Iran shuts border with Iraq

Iraqi Kurdish officials said closing the border would cost the government about $1m a day [File: AFP]
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“We have closed the border and we hope the Iraqi authorities will act as quickly as possible to release our colleague,” Esmaeel Najar, the governor of Iran’s northwestern Kurdistan province, told the AFP news agency on Monday.

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Iran says the man is a commerce official at the governor’s office in Iran’s Kermanshah province and was travelling as part of a commercial delegation.

“We had said that if he was not freed rapidly, we would reconsider our commercial ties” with Iraqi Kurdistan, Najar said.

US accusations

The US military has accused the man of being a member of the the Revolutionary Guards’ Quds force, smuggling roadside bombs into Iraq and training foreign fighters.

“This kind
of action violates the sovereignty of Iraq … this is an example of American mistakes in Iraq”


Hassan Kazemi Qomi,
Iran’s ambassador in Baghdad

When asked when the border would be reopened, Najar replied: “We hope that the Iraqi authorities will act as swiftly as possible to free our colleague.”

Mohammed Raouf, Iraqi Kurdistan’s trade minister told Reuters news agency: “Iran is setting up pressure in a bid to release its citizens detained by American [forces]”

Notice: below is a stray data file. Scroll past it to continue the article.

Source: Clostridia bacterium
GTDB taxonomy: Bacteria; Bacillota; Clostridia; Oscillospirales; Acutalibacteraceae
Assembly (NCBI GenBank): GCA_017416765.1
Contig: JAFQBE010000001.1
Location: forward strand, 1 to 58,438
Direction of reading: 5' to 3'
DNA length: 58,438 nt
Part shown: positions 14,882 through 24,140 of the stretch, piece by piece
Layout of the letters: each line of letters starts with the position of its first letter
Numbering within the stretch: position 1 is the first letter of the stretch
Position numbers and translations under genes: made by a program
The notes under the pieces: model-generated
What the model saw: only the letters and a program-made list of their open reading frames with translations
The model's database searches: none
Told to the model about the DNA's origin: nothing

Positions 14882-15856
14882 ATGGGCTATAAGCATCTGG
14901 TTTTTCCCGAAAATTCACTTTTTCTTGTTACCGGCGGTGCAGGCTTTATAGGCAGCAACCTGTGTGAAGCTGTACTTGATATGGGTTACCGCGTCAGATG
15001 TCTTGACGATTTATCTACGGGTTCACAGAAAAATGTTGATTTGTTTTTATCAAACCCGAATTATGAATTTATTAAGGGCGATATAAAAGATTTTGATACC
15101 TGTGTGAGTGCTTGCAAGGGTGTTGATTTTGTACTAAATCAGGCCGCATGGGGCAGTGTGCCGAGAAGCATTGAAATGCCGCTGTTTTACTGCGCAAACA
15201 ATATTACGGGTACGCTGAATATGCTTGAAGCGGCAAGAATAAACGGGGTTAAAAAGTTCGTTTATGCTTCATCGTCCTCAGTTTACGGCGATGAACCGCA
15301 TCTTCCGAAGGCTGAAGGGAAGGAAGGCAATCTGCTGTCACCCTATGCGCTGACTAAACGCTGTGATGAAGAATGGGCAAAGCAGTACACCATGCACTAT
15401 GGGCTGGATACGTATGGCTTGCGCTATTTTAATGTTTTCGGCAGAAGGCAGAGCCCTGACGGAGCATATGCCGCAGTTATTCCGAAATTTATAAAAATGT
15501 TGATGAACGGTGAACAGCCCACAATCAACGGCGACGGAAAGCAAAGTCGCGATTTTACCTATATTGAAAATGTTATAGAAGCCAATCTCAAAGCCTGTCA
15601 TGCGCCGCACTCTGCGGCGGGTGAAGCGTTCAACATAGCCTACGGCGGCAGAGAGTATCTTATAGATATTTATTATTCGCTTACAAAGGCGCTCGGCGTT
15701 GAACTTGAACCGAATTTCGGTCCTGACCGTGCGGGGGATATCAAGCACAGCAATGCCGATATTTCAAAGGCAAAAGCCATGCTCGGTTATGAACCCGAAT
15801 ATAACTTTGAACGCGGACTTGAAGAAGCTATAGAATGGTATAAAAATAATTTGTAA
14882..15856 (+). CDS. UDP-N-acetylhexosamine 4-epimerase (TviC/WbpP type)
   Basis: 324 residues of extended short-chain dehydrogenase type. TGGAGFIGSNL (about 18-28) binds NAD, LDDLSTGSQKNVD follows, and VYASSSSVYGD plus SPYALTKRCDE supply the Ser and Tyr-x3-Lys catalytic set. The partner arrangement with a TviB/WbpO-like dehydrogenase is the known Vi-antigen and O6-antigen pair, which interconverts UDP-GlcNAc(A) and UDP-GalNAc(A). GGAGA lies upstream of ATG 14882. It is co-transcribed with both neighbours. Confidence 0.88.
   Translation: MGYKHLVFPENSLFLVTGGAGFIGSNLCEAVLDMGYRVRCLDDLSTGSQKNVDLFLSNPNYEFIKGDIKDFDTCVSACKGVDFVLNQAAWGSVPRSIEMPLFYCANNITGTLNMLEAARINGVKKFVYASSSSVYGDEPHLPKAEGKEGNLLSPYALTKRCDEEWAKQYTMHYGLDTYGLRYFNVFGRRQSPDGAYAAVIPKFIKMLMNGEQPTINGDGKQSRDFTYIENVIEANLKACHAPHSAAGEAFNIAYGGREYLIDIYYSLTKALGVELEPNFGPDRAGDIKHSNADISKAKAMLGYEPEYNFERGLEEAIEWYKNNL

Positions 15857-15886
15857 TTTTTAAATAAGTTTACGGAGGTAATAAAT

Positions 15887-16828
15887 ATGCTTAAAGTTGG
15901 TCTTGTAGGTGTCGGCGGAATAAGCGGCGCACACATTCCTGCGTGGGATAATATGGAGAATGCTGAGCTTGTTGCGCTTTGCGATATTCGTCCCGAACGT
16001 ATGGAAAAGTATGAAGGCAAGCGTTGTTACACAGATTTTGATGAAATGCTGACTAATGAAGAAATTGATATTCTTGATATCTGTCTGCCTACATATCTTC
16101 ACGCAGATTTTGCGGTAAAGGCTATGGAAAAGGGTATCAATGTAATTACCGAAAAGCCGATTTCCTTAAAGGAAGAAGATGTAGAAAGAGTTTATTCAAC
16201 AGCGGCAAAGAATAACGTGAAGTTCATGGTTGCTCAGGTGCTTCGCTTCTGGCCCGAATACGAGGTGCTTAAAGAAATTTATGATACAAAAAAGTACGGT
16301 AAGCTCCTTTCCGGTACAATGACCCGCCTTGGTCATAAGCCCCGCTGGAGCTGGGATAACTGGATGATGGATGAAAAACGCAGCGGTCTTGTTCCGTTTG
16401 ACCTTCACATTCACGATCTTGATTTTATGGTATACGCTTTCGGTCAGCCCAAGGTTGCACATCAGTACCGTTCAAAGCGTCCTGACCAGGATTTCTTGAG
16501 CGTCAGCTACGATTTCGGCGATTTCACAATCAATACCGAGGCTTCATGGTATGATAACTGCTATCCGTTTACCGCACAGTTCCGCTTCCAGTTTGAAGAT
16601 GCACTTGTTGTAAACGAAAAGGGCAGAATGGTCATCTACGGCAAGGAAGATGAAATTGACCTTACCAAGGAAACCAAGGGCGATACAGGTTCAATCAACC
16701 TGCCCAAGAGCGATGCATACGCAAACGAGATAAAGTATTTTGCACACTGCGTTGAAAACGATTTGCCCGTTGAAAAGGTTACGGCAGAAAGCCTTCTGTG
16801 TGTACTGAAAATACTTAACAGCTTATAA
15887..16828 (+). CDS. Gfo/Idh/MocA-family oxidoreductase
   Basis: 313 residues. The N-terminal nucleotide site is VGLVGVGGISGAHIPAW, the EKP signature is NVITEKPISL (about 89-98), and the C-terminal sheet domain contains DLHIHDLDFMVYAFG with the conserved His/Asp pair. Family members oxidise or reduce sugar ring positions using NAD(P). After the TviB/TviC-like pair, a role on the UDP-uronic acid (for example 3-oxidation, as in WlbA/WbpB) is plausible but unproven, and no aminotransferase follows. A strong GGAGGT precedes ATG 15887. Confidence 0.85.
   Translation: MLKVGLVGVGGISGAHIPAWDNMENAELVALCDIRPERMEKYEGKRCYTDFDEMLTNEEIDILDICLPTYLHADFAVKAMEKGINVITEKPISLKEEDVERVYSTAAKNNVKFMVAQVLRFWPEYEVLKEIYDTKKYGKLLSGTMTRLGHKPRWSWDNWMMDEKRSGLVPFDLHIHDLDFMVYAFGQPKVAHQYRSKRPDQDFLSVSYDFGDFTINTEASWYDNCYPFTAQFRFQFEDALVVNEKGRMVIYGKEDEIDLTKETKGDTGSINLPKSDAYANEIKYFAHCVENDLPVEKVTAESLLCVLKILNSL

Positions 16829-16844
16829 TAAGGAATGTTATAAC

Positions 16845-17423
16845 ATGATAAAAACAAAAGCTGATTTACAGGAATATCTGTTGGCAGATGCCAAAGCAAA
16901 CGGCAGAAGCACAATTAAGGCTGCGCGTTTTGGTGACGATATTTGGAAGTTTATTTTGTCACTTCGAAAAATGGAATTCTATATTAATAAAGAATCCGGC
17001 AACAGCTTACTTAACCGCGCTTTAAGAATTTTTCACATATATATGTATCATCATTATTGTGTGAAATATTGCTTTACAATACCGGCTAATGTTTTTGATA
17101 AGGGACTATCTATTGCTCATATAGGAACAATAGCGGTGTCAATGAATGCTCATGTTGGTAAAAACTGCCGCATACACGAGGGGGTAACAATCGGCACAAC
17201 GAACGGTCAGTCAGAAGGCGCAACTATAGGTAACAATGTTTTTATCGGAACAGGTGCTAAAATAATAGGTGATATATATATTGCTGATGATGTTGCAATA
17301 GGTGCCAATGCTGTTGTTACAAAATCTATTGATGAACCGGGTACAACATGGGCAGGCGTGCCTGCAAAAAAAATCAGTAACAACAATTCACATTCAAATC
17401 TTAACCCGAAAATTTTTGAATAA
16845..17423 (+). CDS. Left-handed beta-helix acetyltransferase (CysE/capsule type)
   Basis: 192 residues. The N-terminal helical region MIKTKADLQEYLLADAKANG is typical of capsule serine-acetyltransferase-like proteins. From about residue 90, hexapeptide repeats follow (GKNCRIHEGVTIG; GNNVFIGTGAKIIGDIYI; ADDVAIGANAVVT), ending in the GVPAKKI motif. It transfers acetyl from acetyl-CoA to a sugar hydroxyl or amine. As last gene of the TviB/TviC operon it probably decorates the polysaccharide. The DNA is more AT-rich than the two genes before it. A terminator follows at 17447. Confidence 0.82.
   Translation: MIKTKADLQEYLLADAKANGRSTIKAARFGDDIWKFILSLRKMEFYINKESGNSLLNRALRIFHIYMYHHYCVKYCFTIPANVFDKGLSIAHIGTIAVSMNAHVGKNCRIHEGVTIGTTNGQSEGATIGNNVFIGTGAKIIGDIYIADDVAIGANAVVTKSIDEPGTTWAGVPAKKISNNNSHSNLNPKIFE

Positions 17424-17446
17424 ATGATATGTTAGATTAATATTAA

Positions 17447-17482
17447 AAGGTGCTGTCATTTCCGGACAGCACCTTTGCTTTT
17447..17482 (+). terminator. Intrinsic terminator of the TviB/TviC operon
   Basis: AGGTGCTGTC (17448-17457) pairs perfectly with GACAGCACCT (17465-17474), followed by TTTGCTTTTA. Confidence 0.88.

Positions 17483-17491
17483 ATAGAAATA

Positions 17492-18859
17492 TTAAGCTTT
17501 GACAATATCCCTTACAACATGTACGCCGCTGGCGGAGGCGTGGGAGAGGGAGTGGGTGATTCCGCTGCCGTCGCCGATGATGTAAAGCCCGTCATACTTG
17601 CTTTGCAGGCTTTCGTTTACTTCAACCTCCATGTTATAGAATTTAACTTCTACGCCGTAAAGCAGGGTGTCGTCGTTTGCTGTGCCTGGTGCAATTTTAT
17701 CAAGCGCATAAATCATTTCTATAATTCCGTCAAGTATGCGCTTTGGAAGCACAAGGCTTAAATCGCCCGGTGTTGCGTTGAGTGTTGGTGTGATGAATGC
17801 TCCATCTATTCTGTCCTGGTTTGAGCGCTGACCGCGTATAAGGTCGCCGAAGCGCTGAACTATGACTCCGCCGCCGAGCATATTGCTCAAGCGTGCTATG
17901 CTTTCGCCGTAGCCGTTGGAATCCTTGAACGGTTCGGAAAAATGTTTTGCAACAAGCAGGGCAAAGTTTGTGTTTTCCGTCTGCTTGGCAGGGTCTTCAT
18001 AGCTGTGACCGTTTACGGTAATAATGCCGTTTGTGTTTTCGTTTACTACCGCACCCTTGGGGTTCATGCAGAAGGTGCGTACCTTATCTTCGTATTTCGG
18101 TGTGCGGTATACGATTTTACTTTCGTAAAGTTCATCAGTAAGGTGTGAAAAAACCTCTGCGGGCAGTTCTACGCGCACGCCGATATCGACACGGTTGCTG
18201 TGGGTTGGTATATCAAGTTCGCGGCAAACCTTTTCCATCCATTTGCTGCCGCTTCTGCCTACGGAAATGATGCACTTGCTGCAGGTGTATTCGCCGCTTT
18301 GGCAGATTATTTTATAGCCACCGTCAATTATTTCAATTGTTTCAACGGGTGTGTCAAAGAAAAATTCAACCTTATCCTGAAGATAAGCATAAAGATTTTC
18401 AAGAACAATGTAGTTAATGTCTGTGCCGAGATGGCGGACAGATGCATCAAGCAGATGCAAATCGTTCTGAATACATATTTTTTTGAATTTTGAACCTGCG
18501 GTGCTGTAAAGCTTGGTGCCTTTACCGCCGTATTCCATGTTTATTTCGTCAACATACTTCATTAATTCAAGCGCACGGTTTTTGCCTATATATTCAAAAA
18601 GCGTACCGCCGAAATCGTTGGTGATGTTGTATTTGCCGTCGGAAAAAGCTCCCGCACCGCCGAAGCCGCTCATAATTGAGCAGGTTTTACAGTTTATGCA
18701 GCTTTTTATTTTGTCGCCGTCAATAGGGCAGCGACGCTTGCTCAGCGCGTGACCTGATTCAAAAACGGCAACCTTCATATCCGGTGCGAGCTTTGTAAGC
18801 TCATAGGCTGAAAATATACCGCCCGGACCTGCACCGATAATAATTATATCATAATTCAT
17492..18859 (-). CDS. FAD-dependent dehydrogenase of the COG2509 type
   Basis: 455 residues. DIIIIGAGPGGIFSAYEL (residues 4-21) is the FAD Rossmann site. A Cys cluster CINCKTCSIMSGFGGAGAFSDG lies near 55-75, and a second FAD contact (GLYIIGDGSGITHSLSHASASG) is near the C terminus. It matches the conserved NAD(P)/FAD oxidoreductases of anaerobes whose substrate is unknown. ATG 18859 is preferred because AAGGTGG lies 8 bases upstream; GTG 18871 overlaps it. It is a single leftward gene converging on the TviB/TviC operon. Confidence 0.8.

Earlier this year, US forces arrested five Iranians in the Kurdish city of Arbil. Iran says the men are diplomats but Washington says they were supporting fighters targeting US forces in Iraq.

Hassan Kazemi Qomi, Iran’s ambassador in Baghdad, accused the US military of riding roughshod over Iraq’s sovereignty.

“This kind of action violates the sovereignty of Iraq,” he said. “This is an example of American mistakes in Iraq.”

Iraqi Kurdistan shares a border with Iran’s West Azarbaijan, Kurdestan and Kermanshah provinces.

Price rises

Raouf complained that shutting the border would cost the Kurdistan regional government about $1m day.

“Closing the borders by Iran will create a spike in prices of imported commodities, like kerosene and foodstuffs,” he said.

A spokesman for the Kurdistan regional government (KRG) said he hoped the closure was only temporary.

“The KRG will co-operate with the central government in Baghdad to cope with this crisis by importing commodities through other points outside Kurdistan,” Jamal Abdulla, government spoeksman, said.

“It is hard for the KRG to find other alternatives. Iran is the closest to us.”

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